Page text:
Lucy Liu looks back on 30 years in Hollywood

“I remember everything,” Liu says of her salad days, “the rehearsals, the people, and how alive I felt. It felt like I could finally be who I was meant to be.”

Thirty years in the industry may feel like an achievement in its own right, but certain moments have put it all into perspective. Liu recalls the moment her star was unveiled on the Hollywood Walk of Fame in May 2019, becoming only the second Asian-American actress to receive the honor after Anna May-Wong, the breakthrough star of the silent era, who shared hers Walk of Fame star received in 1960.

Liu celebrates her Best Villain Award for her role as O-Ren Ishii in Kill Bill at the 2004 MTV Movie Awards.

Liu celebrates her Best Villain Award for her role as O-Ren Ishii in Kill Bill at the 2004 MTV Movie Awards.Credit:AP

“I remember standing there being so shocking because you were like, ‘How did I get here in the first place?’ It was almost like I went through a portal, like I picked something out of my imagination or some kind of dream and just went in,” she says.

“I’m so proud of the things I’ve created and what I’ve been able to share and what I’ve become as a person, that I’ve been able to challenge myself and learn and kind of understand what it’s like to be in to really have fun in this world that I get to play in.”

That Liu’s A-list career was forged at a time when opportunities for Asian actors were still limited in Hollywood, in the years before “diversity” and “representation” were distant buzzwords, still feels remarkable. In a guest comment published in the Washington Post In 2019, she wrote, “I’m fortunate to have shifted the needle a bit with some mainstream success, but it’s limited and there’s much more to come… It’s not easy to shake off nearly 200 years of reducing imagery and condescension.” .”

Liu has been in the acting business for 30 years.

Liu has been in the acting business for 30 years. “I’m so proud of the things I’ve created,” she says.Credit:Getty Images Europe

She criticized reviews describing her role kill Bill, for example with racist terms such as “Dragon Lady”. “When I can’t play certain roles because mainstream Americans still see me as an Other, and I don’t want to just be cast in ‘typically Asian’ roles because they reinforce stereotypes, I start closing the walls of the metaphorical We box feel AAPI women (Asian and Pacific Islander) stepping in,” she wrote at the time.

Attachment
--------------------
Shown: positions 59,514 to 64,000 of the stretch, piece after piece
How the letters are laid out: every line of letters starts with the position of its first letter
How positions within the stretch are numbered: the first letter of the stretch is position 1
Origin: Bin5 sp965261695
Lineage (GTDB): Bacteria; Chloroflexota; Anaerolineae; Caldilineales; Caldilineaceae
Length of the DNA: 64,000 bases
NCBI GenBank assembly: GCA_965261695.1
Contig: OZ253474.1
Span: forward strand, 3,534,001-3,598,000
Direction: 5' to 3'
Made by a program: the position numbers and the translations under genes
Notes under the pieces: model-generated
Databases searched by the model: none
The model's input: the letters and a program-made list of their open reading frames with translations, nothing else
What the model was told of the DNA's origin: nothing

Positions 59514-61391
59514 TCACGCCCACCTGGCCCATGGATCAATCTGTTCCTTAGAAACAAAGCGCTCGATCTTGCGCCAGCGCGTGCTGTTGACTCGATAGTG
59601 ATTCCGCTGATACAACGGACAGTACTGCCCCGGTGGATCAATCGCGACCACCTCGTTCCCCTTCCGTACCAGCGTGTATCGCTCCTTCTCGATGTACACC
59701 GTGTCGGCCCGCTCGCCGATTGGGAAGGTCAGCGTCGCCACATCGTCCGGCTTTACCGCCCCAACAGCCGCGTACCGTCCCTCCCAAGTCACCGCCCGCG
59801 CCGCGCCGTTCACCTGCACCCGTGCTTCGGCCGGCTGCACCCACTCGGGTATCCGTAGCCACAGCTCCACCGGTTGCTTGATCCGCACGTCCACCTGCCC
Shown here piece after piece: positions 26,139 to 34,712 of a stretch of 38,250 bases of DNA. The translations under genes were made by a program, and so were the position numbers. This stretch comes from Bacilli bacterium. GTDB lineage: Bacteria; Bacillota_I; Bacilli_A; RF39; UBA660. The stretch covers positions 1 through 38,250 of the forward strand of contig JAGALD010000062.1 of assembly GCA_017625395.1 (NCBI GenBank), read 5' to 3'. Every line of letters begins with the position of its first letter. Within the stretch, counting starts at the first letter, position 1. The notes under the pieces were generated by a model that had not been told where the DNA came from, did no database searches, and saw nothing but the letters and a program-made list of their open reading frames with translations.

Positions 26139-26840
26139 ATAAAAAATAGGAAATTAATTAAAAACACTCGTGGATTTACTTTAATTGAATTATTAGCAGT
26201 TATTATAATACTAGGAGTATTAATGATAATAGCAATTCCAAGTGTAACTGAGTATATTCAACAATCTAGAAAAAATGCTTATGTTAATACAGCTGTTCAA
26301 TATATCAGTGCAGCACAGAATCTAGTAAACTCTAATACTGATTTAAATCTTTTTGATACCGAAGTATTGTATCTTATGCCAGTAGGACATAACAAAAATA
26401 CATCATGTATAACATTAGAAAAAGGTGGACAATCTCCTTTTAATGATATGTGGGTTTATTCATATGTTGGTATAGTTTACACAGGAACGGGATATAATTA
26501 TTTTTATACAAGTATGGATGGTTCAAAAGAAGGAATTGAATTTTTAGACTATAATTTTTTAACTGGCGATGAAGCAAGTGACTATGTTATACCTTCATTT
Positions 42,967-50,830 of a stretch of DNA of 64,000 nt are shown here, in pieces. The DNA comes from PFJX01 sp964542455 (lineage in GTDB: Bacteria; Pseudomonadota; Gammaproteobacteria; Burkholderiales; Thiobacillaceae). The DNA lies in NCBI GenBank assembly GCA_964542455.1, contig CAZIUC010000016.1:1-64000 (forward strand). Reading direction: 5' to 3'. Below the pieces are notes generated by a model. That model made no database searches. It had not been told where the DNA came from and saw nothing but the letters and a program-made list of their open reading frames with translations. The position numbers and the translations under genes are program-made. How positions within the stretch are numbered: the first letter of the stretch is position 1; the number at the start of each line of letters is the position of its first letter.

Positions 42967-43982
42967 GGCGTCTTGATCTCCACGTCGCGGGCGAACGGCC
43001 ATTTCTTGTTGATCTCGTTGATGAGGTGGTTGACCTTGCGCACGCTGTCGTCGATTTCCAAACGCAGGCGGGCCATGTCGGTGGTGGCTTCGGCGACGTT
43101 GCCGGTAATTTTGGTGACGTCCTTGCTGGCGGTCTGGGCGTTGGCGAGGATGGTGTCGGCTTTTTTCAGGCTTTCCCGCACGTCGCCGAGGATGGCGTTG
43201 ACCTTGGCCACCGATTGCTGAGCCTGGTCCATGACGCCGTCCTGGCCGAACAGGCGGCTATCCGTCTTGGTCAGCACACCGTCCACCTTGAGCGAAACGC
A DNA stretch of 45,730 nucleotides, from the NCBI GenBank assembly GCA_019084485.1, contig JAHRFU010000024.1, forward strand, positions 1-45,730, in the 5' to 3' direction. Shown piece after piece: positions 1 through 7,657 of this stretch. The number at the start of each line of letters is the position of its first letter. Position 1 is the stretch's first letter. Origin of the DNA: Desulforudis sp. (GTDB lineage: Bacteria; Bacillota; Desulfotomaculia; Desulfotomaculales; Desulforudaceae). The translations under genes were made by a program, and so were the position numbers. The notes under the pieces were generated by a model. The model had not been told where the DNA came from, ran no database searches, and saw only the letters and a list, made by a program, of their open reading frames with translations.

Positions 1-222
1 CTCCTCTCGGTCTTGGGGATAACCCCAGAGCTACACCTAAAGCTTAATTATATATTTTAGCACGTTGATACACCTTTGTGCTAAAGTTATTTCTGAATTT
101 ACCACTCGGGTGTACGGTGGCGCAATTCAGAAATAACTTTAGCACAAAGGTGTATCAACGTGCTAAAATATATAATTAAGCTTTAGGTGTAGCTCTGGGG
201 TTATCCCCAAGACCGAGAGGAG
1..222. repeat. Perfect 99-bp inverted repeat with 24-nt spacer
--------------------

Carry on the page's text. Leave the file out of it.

In a Hollywood now seeing the box office potential of films such as Crazy rich Asians And Everything everywhere at onceis she excited about the opportunities that seem to have opened up in recent years since she first broke such barriers for actors of Asian descent?

“There’s definitely more opportunity for Asian actors, but I also think there’s still a sense of pressure around diversity: that these are just boxes that need to be ticked, or that there are levels that need to be ticked off [studios] must achieve to pass a test,” says Liu. “Unfortunately it is necessary, but I hope that at some point it will just be a matter of course. It will be a real hit when that happens.”

Hear a recent interview with newly Oscar-winning actor Ke Huy Quan Everything everywhere at onceI was struck by his explanation of his two-decade break from acting that it was only after Crazy rich Asians came out that he realized there might be a chance for him to get back into his craft. It seems ridiculous, even tragic, that such a popular actor should be included in 80’s classics The Goonies And Indiana Jones and the Temple of DoomHe had to wait for a movie to come out five years ago to feel like there might finally be a place for him on that big screen. But Liu sees an artistic victory in Quan’s story.

“He started as a kid so the opportunities that were offered to him were probably doubly limited. But what ultimately wins is that he had a passion for it, there was something that nagged at him and pulled him back. I think that’s a must listen, you know? It has to come from within, it has to be genuine and it has to be an honest emotion about what you love to do and what you want to do.”

Liu with her Shazam co-star Zachary Levi at Comic-Con in San Diego last July.

Liu with her Shazam co-star Zachary Levi at Comic-Con in San Diego last July.Credit:Performance

With a seven-year-old son, a successful career in the fine arts (she works in oil painting, collage and photography, and has exhibited her work in numerous international galleries), and her Hollywood hype well on her mind, Liu is increasingly picky about what she chooses to act. Besides that Shazam!She recently completed work on the upcoming Netflix series A man in perfectiondirected by Regina King and written by David E. Kelley, creator of Ally McBealthe series that first made her a household name.

“I’m obviously an admirer of his — he’s so prolific and he really knows how to write for women — and he wrote this incredible role that really kickstarted my career,” says Liu of Kelley. “But I think for me now it’s kind of like time management: do I really want to spend that much time on it? Is it something I’ve done before? will i enjoy it I really need to think about this.

“But if I didn’t want to do it, I wouldn’t do it anymore. And I haven’t stopped wanting to be in this world. So if one day I wake up and don’t want it anymore, I will definitely stop.”

Shazam! wrath of the gods starts in cinemas on Thursday.

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Jaclyn Diaz

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